The Last Battle (Agent of Rome #7) by Nick Brown

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Aurelian, Emperor of Rome, has one last enemy left to conquer: in Gaul, the usurper Tetricus holds sway, and Aurelian will need every last man if he is to unify his domain and bring peace to the Empire.

One of those men is Cassius Corbulo, now seconded to the legion of Prefect Venator in southern Gaul. When a leading general is abducted on the eve of battle, Cassius is ordered to find and rescue him before the enemy gain crucial intelligence. As ever he is accompanied by attendant Simo and Indavara, the ex-gladiator bodyguard. After a punishing few years, both Cassius and Indavara doubt themselves: do they still have the strength and courage to survive this deadly mission behind enemy lines?

Their foe is Volosus: a veteran agent as resourceful as Cassius but far more ruthless. If he is victorious, Tetricus will gain a crucial advantage that might turn the tide of the coming war.

Who will survive the Last Battle?


The finale of The Agent of Rome series, The Last Battle, is one emotional read, not only because of the content of the story, but also because it is the last of one of my favorite collection of books. The author, throughout the various missions Corbulo, Indavara and Simo are sent on has given me hours of enjoyment. Each tale in a different locale, each one with different enemies, and certainly different dangers. Book seven is no different in those respects, a rousing tale of rescue, a battle between two Roman armies to see who will rule, however, in this tale there are loose ends to tie up. The future of the main characters is dealt with in a superb, yet heart string tugging manner (I will not say more about that.) I will say that I am going to miss all of them. So my peeps and fellow readers, if you have not ventured into the Agent of Rome series, I highly recommend it. As Corbulo says to one of his companions, ‘Ah, well, glad you asked – prepare to be impressed!’  5 ⭐⭐⭐⭐⭐

Marik’s Way by Nick Brown


I have really enjoyed the author’s previous works. His series Agent of Rome is top notch Roman historical fiction, and I wasn’t too concerned that he switched to a more fantasy like tale especially since this fantasy tale isn’t heavy on the fantasy, but more focused on telling a believable tale of a man and the world in which he lives. Marik is a warrior who, due to circumstances he is wary of discussing, finds himself adrift in an unfamiliar land, broke and without weapons. In a series of episodes/adventures, the author gives us a character who is many faceted; diligent, brave, caring, but also prey to his past and to the uncertainty of his future. This depth of character is found in many of the supporting cast, my favorite being Nasreen, a fierce warrior in her own right burdened by a gruesome physical affliction, and the revenge she seeks for having it.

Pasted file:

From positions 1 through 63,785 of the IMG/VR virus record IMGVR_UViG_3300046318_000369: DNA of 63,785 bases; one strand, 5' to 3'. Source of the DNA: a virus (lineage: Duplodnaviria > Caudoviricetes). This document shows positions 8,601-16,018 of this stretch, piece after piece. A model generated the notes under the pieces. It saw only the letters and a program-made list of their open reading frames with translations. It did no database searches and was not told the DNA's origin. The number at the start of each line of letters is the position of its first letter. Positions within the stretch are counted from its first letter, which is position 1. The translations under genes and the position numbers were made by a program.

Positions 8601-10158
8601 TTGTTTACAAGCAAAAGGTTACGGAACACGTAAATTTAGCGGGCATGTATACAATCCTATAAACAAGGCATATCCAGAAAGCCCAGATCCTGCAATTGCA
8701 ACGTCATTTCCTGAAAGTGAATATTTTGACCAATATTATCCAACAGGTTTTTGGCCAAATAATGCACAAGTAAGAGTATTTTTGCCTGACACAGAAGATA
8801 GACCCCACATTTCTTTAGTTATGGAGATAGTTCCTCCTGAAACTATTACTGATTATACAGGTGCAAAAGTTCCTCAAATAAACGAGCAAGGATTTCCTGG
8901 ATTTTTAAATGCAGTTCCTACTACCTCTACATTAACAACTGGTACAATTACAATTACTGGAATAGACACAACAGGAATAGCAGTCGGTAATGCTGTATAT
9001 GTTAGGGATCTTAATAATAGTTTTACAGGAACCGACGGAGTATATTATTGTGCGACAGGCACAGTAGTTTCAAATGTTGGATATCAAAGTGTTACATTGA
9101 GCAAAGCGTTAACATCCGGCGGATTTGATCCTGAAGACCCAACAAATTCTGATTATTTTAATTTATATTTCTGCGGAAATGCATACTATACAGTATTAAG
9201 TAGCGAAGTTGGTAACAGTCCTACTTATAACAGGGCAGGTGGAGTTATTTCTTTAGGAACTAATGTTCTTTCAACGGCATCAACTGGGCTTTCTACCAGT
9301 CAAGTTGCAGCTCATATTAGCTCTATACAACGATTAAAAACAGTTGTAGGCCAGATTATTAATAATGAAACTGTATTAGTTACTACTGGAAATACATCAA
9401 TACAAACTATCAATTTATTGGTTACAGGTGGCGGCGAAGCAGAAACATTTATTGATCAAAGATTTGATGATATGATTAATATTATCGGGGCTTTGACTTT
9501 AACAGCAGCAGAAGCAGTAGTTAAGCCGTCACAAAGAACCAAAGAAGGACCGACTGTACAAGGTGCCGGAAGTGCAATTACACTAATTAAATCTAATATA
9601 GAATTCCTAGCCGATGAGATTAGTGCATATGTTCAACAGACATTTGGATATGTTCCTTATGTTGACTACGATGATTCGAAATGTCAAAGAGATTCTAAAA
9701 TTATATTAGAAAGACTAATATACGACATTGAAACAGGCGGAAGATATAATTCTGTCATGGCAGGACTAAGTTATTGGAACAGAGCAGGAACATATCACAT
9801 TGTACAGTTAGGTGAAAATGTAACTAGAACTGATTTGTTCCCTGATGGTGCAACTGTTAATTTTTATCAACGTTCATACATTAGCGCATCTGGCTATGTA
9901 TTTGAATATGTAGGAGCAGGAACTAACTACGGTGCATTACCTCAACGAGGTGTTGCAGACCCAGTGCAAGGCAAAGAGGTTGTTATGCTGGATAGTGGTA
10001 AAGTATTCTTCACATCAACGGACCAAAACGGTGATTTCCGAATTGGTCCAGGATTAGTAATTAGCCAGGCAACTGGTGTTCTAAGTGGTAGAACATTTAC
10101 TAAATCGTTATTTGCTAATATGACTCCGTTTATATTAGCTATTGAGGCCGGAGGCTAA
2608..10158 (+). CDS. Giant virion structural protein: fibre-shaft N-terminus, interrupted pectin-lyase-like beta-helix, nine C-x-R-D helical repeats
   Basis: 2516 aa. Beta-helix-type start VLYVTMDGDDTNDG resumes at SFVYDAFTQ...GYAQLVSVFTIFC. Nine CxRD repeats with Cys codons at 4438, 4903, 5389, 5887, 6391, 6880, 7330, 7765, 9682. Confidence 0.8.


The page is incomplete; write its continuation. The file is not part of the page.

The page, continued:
Since this tale takes place in a fantasy world, it is up to the author to provide the necessary geography, and the lowdown on the people who inhabit this world. This, my fellow readers, is done most admirably by Mr. Brown. The varied landscapes/waterscapes are a prime example; a crashing surf or a region made of reeds, I was drawn into the sites, canoeing the labyrinth of an endless marshland, or surviving a deadly storm on a makeshift raft.

A well told tale of a resourceful wanderer still looking for his future.  5 stars

The Earthly Gods by Nick Brown


Indavara held captive by unknown persons for nefarious purposes.  Cassius Corbulo gone off the “Service” grid to help an old friend while he awaits any word on the whereabouts of Indavara.  The Agent of Rome series by Nick Brown is a must read for anyone interested, not only in the doings of the Roman world, but also those who like a good mystery/detective/action/thriller.   As the series has progressed, so too, have the main characters…to the point where Corbulo/Indavara/Simo have become fictional favorites of mine.  As in the previous volumes, the author gives the reader an excellent tale filled with surprises and an imagination filling description of the places and people involved.  The main difference in this episode as opposed to the earlier ones is that this one does not follow a particular historical event, but rather is more personal in it’s context giving the author a chance to explore in more detail the things that make Corbulo and company tick, exposing more of the emotions and feelings of the crew.  I eagerly await the next volume.  4.7 stars